Suggestions for Effective Negotiations In The Collaborative Divorce Process

The collaborative divorce process works best if, at the start of the process, all participants, including the divorcing couple and their lawyers, give each other permission to comment tactfully and constructively when the following suggestions for effective negotiations are not being applied:

  1. View your “ex” as a vital problem-solving colleague in collaborative negotiations.
  2. Be constructive. Always focus on achieving goals that are consistent with your interests and principles. Act in ways that you believe could help reach a solution.
  3. Take responsibility for your feelings and do not allow your feelings to dictate your actions.
  4. Avoid using inflammatory language and gestures. Critical speech, blame, the use of sarcastic inflections and accusatory looks, can all cause a spiral of unproductive conversation.
  5. Only make “I” statements. “I” statements express your own underlying concerns or feelings; they do not describe your partner or his/her actions.
  6. The collaborative process is completely voluntary. That means the parties are free to terminate the process at any time. The awareness that they have the right to stop at any time gives both parties the freedom to consider all options without feeling coerced or trapped.
  7. Be creative. Attempt to think “outside of the box.” “Brainstorm” potential options and develop as many choices as possible. Gather more information, and then reconsider your original ideas.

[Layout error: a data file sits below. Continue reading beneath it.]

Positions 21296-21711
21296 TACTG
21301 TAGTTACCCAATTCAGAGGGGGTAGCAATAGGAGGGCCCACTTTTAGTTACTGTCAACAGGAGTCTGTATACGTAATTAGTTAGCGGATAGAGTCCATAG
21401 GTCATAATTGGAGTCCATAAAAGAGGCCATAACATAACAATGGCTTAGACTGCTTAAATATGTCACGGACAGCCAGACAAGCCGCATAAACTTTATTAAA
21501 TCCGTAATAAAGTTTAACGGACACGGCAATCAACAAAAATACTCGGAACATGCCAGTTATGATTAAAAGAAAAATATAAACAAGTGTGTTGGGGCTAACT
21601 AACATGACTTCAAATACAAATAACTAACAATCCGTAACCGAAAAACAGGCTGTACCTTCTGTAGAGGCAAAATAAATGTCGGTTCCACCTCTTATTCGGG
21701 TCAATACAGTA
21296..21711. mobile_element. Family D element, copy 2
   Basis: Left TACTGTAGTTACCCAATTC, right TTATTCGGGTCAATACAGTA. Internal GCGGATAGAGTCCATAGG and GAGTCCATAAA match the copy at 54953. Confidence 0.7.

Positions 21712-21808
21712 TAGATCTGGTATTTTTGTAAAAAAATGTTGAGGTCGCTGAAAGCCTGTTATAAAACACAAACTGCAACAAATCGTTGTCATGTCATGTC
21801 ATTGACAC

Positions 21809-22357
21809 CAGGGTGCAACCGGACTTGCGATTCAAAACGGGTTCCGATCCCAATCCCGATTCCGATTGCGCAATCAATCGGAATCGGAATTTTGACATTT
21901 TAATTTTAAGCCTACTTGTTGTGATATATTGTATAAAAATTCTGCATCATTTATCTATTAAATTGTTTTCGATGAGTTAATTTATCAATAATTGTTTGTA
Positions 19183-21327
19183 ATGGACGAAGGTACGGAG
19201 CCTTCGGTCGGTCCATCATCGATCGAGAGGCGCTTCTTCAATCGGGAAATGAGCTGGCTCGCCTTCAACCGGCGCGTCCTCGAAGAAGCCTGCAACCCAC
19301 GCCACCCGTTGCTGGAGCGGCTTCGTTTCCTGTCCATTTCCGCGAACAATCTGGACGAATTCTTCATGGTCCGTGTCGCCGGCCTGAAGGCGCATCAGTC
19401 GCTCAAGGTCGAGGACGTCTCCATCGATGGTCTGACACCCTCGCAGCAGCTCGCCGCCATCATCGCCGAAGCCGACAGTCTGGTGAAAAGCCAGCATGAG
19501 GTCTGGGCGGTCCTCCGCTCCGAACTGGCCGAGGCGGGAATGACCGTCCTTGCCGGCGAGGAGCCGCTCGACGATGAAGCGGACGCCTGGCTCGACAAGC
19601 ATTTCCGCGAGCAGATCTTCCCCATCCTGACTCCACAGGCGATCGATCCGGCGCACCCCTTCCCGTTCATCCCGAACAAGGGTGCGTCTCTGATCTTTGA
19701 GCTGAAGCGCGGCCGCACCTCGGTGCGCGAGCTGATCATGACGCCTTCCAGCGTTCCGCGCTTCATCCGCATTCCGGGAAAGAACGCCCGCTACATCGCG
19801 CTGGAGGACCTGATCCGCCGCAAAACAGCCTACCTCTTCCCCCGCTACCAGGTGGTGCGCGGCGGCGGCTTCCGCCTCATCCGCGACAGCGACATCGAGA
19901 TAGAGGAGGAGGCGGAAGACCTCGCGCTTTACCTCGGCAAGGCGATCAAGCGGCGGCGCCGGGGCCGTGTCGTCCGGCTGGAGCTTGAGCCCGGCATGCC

8. Remember that both you and your spouse are going through a difficult transition. Sometimes the difficulties are greater for one person than the other. Be respectful of the difficulties your spouse experiences in making the transition. Consider the possibility that each of you is doing the best that you can.
  9. Collaboration does not imply an absence of conflict. Consider conflict as an opportunity to be creative. Collaborative Law provides an opportunity to approach potential conflict with a constructive, solution-oriented attitude.
  10. Listen carefully to your partner. It is very important that you try to understand what matters to your partner, and why. True collaboration implies that everyone in the process will attempt to find resolutions that encompass as much as possible of what is important to each of you.
  11. Be optimistic! While there is no guarantee that the collaborative process will be effortless or without difficulty, a mutually acceptable result is possible with diligence and effort.

Source: Pauline Tesler, Collaborative Legal Practice Institute, Mill Valley, California